'Whereas it is expedient to provide for payment by tenants with a view to facilitate the abolition of zamindari and to provide for reduction of rent and protection from ejectment and for certain other matters connected therewith . (3) That even though a person may have been granted a bhumidhari Sanad under the provisions of the U P. Agricultural Tenants (Acquisition of Privileges) Act, he did not acquire the status of a bhumidhar for that reason. (See Ishrat Husain v. Deputy Custodian, AIR 1955 All 538) He would acquire the status of a bhumidhar only if he be longs to the class mentioned in Sub-section (3) or Sub-section (2) of Section 3-A of the U P Agricultural Tenants (Acquisition of Privileges) Act. The effect of Sub-section (2) of Section 18 of the Act is that it is by virtue of that provision that a person holding a bhumidhari sanad becomes a bhumidhar in law so as to acquire bhumidhari rights conferred by the Act, The U. P. Agricultural Tenants (Acquisition of Privileges) Act, 1949, does not confer rights of a bhumidhar on a per son who has received a bhumidhari sanad.

(4) Clause (3) of Section 18 of the Act clearly provides that 'Notwithstanding anything contained in the United Provinces Agricultural Tenants (Acquisition of Privileges) Act, 1949, any declaration granted under Section 6 of the said Act in Favour of a tenant to whom Sub-section (2) of Section 10 applied shall be and is hereby cancelled This sub-section would show that the provisions of the Act prevail over those of the U. P. Agricultural Tenants (Acquisition of Privileges) Act.

(5) Section 137 of the Act provides the manner in which a bhumidhari certificate can be obtained and Section 137-A provides the grounds on which the said certificate can be cancelled The latter provision corresponds to Section 12 of the U P Agricultural Tenants (Acquisition of Privileges) Act Sections 137 and 157-A of the Act reveal that the Act deals with the matter of grant of a bhumidhari certificate as also with the cancellation. These provisions would show that a bhumidhari certificate can after the passing of the Act be granted or cancelled only in accordance with the provisions of the Act and not in accordance with the provisions of the U P Agricultural Tenants (Acquisition of Privileges) Act.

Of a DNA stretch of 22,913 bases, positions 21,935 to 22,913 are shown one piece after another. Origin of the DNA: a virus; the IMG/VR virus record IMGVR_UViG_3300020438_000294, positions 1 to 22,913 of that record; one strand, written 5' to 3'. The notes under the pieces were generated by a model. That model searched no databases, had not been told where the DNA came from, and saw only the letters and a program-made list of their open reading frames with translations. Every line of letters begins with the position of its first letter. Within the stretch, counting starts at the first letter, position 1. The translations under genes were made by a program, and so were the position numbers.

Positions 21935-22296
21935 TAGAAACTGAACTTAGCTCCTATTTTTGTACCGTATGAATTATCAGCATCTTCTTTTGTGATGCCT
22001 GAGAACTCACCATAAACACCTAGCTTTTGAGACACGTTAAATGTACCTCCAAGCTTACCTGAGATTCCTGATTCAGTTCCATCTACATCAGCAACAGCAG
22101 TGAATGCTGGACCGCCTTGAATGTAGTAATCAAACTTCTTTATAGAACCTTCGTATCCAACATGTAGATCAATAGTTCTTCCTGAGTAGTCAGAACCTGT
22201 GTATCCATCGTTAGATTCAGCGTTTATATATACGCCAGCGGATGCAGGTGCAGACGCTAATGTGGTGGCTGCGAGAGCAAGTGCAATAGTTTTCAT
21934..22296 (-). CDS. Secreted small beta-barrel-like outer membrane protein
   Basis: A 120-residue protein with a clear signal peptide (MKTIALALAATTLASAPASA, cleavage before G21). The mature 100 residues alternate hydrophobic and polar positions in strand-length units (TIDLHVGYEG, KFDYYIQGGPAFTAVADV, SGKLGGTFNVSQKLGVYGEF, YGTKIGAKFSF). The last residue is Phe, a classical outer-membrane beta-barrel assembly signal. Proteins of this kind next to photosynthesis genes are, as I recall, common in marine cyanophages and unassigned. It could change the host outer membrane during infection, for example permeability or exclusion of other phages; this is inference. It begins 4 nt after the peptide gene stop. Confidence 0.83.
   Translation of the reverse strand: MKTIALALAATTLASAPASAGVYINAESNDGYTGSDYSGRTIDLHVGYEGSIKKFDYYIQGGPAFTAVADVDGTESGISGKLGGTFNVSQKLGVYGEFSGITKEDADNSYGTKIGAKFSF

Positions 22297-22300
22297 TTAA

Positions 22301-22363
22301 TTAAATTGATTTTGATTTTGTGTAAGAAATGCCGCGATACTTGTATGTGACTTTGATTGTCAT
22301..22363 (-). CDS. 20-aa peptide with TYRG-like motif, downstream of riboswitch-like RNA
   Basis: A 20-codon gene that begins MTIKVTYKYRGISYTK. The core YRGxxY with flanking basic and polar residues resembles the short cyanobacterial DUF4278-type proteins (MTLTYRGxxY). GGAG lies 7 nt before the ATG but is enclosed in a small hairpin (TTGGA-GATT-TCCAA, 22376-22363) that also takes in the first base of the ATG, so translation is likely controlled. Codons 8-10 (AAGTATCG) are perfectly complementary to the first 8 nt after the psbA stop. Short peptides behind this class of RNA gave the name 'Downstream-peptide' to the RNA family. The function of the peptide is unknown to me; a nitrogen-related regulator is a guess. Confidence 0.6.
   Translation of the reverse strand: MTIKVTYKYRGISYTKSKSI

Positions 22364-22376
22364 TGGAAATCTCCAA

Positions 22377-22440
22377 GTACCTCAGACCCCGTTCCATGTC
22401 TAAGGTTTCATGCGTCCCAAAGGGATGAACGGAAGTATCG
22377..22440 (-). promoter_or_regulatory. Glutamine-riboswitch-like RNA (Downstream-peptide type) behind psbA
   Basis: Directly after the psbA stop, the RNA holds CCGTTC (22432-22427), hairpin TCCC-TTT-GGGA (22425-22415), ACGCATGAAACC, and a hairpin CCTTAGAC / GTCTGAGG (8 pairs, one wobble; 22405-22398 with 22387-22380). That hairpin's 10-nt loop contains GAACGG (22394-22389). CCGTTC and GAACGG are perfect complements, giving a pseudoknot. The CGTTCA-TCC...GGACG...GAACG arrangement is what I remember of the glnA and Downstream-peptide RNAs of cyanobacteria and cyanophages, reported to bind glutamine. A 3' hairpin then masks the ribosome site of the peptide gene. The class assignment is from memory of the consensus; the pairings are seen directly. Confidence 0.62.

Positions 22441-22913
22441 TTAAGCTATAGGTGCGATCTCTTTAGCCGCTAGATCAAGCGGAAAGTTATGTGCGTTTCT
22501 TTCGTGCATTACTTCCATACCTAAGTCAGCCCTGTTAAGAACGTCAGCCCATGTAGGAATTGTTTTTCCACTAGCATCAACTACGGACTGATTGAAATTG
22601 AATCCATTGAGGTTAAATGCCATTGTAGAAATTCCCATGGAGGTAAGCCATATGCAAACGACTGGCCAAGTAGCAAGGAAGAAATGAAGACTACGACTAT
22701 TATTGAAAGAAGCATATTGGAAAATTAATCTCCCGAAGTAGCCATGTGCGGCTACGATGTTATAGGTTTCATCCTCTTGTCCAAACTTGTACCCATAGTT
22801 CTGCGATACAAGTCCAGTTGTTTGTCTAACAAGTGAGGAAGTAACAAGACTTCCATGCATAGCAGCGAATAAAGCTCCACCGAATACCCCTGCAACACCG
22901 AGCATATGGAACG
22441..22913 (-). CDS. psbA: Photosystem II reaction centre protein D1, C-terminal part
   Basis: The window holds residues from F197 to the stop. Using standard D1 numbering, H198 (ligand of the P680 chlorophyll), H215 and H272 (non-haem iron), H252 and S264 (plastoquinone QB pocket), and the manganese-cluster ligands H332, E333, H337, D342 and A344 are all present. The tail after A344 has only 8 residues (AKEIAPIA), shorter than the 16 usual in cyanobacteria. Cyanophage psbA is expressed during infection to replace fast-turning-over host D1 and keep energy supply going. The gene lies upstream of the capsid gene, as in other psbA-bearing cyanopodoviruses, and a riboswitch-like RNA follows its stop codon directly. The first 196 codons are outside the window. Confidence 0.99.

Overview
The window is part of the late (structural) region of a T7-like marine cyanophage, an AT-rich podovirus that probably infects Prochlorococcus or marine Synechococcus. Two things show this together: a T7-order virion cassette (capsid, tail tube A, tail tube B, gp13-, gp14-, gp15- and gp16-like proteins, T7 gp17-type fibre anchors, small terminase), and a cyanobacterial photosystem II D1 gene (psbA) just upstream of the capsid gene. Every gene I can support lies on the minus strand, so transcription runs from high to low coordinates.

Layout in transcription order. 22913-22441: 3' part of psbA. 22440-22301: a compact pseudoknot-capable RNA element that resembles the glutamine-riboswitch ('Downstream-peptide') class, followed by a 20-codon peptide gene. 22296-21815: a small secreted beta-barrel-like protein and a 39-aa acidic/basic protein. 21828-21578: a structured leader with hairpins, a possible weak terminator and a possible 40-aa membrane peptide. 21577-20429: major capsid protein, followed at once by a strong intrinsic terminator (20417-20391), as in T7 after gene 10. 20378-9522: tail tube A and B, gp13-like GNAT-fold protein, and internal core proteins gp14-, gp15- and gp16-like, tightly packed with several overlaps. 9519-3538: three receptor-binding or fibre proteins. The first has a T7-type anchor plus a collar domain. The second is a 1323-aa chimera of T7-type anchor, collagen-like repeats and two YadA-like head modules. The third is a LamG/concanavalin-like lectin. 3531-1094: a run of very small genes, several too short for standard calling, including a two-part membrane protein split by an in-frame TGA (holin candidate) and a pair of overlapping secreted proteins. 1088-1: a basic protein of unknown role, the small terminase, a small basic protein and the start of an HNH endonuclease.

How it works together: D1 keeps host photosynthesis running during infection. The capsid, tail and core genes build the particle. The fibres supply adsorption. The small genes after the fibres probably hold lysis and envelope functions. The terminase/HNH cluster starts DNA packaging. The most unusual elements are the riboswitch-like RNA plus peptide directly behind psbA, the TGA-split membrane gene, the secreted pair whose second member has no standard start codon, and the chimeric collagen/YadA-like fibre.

(6) The U P Agricultural Tenants (Acquisition of Privileges) Act does not deal with the question of inheritance and succession, nor does it deal with the question as to whether a female bhumidhar has a life or an absolute interest. Those matters are exclusively dealt with so far as bhumidhars and other tenure-holders are concerned by the Act (U P Z A Act) In view of the fact that the U P Agricultural Tenants (Acquisition of Privileges) Act does not deal with the question of inheritance, succession or rights of a bhumidhar no support can be derived from the said Act for holding that a female bhumidhar has an absolute and not a life interest. A bare perusal of that Act shows that it was not intended that it should and it does not in fact deal with those matters at all. As its preamble show and the provisions the sole purpose of passing that Act was to acquire money in order to find funds to compensate the intermediaries (landlords) and to facilitate the administration of the Act (U P Z A Act) after it was passed '

For the reasons with great respect to my brother Dwivedi I am of the view that the provisions of Section 7-C of the Agricultural Tenants (Acquisition of Privileges) Act cannot be used in deciding the question before us.

21. In 1962 All LJ 468 (supra), the learned Chief Justice and Ram Asrey Misra, J., have held that a female bhumidhar has a right of absolute transfer For the reasons given in this judgment. I am unable to agree with the learned Judges.